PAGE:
APPA: It takes a village - Education Matters Magazine
Australian Primary Principals Association, Policy and Reform

APPA: It takes a village


Australian Primary Principals Association (APPA) President, Malcolm Elliott, discusses reforms to policy for the Australian education system at state and national levels and the APPA’s response to the National Teacher Workforce Action Plan and the National School Reform Agreement.

This year will mark my ninth year doing representative work for the education sector at the national and state level, and my fifth as President of the Australian Primary Principals Association (APPA), representing 7,600 principals and school leaders, 156, 000 teachers and 2.27 million students.

One of the biggest privileges in this role is visiting a wide range of independent, Catholic, and government primary schools. Another is working with our National Advisory Council which meets every quarter, often in Canberra, where we get the opportunity to canvas for various issues and advocate for primary school leaders and primary school education.

In our first meeting this year, we will be collating feedback on the crisis in the teaching profession and responding to the Education Ministers’ National Teacher Workforce Action Plan. This will include the APPA’s review of the National School Reform Agreement, in response to which we have emphasised changes to the system that will require collective and proactive action to make a difference.

Since I first began my teacher’s training in 1978, I have seen many successful reforms to policy for the Australian education system at state and national levels. The country has come a long way, but there’s still more work to be done, especially this year as we navigate ongoing teacher shortages, the effects of COVID on communities and the implications of a largely digital, data-driven, society.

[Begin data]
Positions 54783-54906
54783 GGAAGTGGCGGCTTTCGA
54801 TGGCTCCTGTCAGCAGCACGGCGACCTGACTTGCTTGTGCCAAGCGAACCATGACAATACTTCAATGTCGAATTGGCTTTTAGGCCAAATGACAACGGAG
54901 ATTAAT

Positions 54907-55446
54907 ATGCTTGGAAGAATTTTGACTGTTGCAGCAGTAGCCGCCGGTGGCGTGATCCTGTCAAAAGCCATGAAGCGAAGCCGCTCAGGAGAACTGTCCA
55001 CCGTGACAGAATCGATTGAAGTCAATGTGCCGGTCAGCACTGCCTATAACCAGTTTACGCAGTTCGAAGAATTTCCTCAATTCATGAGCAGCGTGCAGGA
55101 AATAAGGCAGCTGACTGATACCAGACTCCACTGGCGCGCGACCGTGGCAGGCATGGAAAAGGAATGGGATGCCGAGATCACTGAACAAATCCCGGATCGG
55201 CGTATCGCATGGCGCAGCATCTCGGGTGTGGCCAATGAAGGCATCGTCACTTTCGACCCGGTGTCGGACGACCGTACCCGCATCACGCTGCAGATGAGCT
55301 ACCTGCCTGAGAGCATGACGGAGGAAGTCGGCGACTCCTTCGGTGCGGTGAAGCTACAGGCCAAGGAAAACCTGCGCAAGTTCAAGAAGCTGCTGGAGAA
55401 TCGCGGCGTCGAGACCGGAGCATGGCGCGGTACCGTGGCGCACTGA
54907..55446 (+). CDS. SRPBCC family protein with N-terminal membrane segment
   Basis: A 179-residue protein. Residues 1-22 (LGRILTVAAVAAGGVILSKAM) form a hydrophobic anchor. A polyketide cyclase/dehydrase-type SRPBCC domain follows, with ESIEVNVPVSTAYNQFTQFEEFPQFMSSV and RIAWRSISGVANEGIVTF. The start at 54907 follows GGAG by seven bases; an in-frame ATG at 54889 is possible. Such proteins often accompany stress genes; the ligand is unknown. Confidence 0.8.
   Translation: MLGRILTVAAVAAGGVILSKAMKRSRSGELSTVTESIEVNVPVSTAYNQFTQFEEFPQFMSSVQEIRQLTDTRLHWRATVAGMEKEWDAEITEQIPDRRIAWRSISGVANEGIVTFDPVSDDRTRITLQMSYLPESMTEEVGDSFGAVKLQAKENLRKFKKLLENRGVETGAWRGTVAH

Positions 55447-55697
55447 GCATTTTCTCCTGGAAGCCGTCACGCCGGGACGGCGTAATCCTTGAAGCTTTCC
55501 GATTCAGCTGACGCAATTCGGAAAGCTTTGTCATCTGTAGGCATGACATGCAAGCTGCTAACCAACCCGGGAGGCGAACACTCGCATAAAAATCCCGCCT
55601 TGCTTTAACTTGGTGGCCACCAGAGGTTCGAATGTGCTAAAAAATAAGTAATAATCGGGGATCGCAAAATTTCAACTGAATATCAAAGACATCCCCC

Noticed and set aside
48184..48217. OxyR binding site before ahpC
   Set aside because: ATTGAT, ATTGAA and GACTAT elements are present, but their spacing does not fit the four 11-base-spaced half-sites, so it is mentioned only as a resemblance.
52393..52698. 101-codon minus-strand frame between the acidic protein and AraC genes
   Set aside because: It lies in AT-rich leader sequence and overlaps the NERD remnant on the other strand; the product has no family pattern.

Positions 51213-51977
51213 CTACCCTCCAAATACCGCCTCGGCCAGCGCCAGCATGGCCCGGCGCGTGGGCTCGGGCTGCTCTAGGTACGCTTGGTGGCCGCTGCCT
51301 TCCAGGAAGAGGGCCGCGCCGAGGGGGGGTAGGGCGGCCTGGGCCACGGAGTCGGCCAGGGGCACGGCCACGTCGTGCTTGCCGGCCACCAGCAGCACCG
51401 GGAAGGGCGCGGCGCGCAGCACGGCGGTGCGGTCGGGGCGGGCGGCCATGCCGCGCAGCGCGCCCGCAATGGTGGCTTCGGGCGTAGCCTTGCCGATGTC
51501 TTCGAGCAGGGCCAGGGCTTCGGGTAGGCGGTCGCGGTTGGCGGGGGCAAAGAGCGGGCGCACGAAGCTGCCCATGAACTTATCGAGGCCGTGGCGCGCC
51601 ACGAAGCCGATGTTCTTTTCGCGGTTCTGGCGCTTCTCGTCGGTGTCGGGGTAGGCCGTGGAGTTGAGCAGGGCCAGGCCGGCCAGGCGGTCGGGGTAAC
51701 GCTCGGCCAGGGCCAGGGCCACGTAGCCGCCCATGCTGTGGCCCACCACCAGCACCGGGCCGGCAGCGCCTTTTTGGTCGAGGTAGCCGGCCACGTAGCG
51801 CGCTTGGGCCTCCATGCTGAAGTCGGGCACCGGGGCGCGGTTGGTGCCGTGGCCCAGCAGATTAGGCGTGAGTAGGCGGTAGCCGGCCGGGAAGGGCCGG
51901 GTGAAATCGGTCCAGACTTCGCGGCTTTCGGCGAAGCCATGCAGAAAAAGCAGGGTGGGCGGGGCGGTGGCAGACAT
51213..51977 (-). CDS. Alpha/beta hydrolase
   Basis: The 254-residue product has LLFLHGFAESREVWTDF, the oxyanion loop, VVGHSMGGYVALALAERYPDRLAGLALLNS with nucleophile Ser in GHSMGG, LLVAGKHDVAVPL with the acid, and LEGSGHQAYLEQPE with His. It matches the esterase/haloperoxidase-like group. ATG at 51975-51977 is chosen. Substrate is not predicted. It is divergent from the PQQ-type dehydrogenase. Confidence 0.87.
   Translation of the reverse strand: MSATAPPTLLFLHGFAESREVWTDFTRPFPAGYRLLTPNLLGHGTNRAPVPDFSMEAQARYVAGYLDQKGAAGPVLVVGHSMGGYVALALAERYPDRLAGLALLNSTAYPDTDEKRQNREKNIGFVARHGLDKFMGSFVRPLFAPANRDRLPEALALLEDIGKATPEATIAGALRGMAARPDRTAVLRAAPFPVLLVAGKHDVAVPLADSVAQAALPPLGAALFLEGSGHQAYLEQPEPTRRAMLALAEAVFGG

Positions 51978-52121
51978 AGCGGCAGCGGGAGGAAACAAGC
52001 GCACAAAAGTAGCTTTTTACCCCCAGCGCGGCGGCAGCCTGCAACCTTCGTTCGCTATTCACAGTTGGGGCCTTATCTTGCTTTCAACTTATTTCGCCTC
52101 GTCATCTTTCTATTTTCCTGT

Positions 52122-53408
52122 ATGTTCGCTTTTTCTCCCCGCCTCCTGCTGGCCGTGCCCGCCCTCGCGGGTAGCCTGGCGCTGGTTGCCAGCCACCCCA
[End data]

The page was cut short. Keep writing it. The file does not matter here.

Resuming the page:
Schools in this country are facing a skills shortage crisis and formalising an adequate response to this will be priority number one. The Education Ministers agree on the criticality of improving the country’s teaching resources and developing the National Teacher Workforce Action Plan.

Competition for qualified teachers has come to a head with Australia and New Zealand now in direct competition with each other,
and wealthier areas of the country outbidding more remote areas for placements. There is a misguided focus on incentives to attract teachers to different regions using pay rates as leverage. What we should be doing is attracting more people to the profession, who are eager to be trained and qualified as teachers. This will start with raising nation-wide standards for teachers’ wages to align with inflation and cost of living, as well as further incentivising teachers to work in underrepresented areas, rather than leaving those regions to compete for priority.

Additionally, it is the goal of the APPA to encourage organisations like the Australian Curriculum, Assessment and Reporting Authority (ACARA) – who are responsible for reform of NAPLAN – to return to viewing children as individuals that are as diverse as the country that we live in terms of culture, geography, and socio-economic backgrounds.

To address some of these core issues, the APPA has created a Five-Point Action Plan which has already been preliminarily discussed with the Minister of Education.


  1. The need for policy development input from schools

A total rethink of educational policy is needed. Schools are well-versed in using evidence-based research to support changing practice, but broad-based Australian educational indicators are not showing improvement. Serious school reform needs to look at structuring bureaucracy so that it works for, and more directly supports schools, rather than diverting energy from teaching and high- quality school leadership.

  1. Equality through equity

Social disadvantage is a well-documented factor strongly linked to poorer outcomes for children. APPA is calling for funding to facilitate education standards of the highest quality for every student, targeted toward students who need it most.

  1. Interagency and NGO coordination